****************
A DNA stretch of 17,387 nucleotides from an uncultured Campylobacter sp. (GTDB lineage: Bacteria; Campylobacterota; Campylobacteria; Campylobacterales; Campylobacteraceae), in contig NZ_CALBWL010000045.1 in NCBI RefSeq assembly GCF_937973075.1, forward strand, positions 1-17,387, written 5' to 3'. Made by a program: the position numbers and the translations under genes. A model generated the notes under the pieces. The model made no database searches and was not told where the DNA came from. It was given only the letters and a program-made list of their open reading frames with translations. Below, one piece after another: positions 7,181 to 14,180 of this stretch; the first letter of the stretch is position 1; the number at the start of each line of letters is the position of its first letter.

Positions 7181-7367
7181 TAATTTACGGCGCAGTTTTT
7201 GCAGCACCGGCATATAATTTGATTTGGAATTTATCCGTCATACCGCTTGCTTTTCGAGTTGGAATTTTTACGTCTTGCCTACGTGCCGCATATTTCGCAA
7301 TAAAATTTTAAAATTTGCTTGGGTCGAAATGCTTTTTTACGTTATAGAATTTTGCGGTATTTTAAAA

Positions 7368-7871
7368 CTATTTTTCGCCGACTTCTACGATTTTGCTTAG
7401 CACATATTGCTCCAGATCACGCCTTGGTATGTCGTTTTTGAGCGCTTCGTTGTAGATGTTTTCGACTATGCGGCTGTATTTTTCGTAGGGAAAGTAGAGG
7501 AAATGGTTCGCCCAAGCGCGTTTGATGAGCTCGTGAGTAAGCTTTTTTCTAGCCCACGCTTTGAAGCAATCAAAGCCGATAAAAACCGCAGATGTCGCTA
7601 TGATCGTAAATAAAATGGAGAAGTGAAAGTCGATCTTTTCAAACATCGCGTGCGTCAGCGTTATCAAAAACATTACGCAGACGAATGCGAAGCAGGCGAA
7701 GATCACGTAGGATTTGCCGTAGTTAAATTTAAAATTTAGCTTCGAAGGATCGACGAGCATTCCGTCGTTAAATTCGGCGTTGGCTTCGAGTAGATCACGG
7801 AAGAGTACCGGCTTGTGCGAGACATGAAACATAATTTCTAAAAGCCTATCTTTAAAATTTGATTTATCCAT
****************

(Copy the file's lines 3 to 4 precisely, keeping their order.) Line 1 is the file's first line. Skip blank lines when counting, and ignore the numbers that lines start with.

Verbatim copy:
7181 TAATTTACGGCGCAGTTTTT
7201 GCAGCACCGGCATATAATTTGATTTGGAATTTATCCGTCATACCGCTTGCTTTTCGAGTTGGAATTTTTACGTCTTGCCTACGTGCCGCATATTTCGCAA